What are collectibles?
These are cars of particular interest, therefore deserving of preservation. Not necessarily old, they nevertheless exist in defined quantities, either because the manufacturer has decided so, or because their production is stopped. Then, they take advantage of features that make them especially desirable: an engine, a chassis, a design, or a concept. Finally, they are likely to see their rating increase. An additional argument to collect them before everyone else!
Why is the Audi Coupé GT collectable?
Emblematic of a time when Audis were still perceived as cars for connoisseurs, original alternatives to Mercedes and BMWs, the 80 Coupé GT is appreciated for its excellent 5-cylinder in-line engine, also typically Audi. Light, it is swift, especially in the 5E version equipped with injection, so still very pleasant to drive today. Rare in good condition, this German coupe deserves to be collected and pampered.
In the 1970s, Audi was still a young brand (if we take into account its date of rebirth, 1965) and abundant. A lot of projects are developed there, sometimes without the approval of the management, and this is the case for the GT coupe. Developed from the 80 sedan of the second generation, the B2, it was first designed in secret by the team of designers led by Hartmut Warkuss. The aim was to produce a very angular and aggressive design for a coupe that could nevertheless comfortably accommodate four passengers. This was done very quickly, at the end of 1976, and the car was finalized by the end of 1980.
The Coupé 80 comes out after the famous Quattro, which therefore shows off the bodywork, whereas it was designed before, and is distinguished by simpler mechanics. Indeed, it is a simple traction, with a longitudinal engine, in this case a 5-cylinder in line 1.9 l with carburettor developing 115 hp, in GT 5S finish, the only one offered in France. In Germany, a GL powered by a 1.6 l 75 hp is also in the catalog. As standard, the GT offers in France power steering, long-range projectors and 13 alloy wheels, but for the electric windows, you have to dig into the options. Capable of 183 km/h, and of going from 0 to 100 km/h in 10.3 s, the German is relatively competitive against the Alfa Romeo GTV and Porsche 924.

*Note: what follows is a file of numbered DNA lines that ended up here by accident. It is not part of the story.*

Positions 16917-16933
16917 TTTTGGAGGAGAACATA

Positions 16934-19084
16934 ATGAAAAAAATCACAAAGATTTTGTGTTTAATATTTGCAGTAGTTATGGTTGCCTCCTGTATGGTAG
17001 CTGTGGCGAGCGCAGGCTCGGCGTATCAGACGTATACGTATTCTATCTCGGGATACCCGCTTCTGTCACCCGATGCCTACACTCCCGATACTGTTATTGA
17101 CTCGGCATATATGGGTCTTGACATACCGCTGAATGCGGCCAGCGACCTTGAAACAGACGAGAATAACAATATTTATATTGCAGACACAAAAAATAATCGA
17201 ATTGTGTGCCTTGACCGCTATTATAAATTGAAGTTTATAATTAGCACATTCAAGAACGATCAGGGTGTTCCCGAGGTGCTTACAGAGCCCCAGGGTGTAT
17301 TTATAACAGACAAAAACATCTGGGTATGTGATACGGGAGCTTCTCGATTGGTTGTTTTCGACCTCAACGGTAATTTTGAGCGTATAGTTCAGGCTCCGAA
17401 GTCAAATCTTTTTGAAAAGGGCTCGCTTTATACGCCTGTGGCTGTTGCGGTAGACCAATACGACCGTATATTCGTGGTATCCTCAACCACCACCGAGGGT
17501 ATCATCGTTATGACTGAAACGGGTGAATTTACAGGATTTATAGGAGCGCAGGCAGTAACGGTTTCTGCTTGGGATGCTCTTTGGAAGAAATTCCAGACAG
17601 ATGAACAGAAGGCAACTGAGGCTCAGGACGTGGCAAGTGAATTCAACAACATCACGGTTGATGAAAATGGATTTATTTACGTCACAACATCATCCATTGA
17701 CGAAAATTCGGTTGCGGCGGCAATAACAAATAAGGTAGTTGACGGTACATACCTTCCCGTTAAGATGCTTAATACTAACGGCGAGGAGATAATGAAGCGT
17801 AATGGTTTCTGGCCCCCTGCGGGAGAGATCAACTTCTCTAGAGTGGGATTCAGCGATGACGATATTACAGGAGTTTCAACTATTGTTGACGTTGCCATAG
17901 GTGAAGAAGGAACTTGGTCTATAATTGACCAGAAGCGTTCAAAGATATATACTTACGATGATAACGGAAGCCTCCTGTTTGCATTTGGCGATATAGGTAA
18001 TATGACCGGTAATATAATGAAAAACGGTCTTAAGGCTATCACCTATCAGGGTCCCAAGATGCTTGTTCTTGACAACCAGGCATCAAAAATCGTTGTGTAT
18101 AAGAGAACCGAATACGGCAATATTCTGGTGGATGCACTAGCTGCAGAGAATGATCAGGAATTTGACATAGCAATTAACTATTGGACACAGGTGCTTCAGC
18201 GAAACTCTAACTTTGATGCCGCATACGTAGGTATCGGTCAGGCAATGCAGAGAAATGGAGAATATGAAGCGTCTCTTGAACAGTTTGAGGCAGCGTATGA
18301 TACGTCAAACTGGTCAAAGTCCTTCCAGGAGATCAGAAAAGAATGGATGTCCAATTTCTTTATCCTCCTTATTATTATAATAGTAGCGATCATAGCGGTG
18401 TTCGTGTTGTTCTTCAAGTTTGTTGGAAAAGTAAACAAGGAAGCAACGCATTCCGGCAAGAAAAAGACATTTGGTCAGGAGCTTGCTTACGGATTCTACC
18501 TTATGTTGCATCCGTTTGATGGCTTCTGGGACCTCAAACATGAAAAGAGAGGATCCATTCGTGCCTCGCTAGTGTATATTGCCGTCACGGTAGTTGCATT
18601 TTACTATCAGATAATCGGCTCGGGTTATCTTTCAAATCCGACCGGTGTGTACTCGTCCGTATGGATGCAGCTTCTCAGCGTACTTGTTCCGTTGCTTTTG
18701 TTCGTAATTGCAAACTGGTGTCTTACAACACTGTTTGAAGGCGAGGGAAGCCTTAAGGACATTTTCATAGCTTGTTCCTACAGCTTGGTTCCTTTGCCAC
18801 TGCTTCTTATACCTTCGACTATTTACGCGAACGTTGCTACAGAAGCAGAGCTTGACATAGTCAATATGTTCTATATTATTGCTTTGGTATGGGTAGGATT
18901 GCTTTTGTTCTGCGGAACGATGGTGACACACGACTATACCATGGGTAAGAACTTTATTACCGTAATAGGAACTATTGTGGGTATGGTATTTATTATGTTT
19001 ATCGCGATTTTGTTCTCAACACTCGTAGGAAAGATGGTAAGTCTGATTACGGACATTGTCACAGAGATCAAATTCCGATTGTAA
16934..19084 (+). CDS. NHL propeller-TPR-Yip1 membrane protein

It became more threatening in 1982 when the GT 5E variant appeared with Bosch K-Jetronic injection, a 5-cylinder boosted to 2.1 l to develop 130 hp. The maximum speed increases to 196 km / h, while the shortened 5 box benefits the times. 14-inch rims and ventilated front discs improve handling. For its part, the equipment includes tinted and electric windows, fog lights and central locking of the doors.
The price ? 91,950 F, i.e. current €32,200 according to INSEE. In 1983, a slight restyling brought twin front lights, and the 1.9 l with carburettor was replaced by a 2.0 l with injection of the same power. The range is then made up of the GT5E 115 and the GT5E 130. At the end of 1984, a more significant facelift brings shields to replace the bumpers, a slightly inclined grille, new rear lights… The 2.1 l is replaced by a 2.2 l of 136 hp, and can be associated with the Quattro transmission. We therefore obtain the Coupé GT Quattro not to be confused with the Quattro… period.
At the end of 1986, the 80 saloon changed generation, and the Coupé modified its range. Arrives in France the 4-cylinder 1.8 l 112 ch (that of the Golf GTI), the 2.0 l disappears and the 2.2 l continues. The Coupé ended its career at the end of 1987, producing more than 170,000 units, a nice score.
How much does it cost ?
The least expensive are the 1.8 l 112 hp, which can be found from €7,000 in very good condition. At €8,500, you get a GT5 S 1.9 l, and at €9,500 a GT5 S 2.0 l. As for the GT5 E 130 hp or 136 hp, count rather 12,000 €. As for the rare Coupe GT Quattro, it will be €20,000 minimum.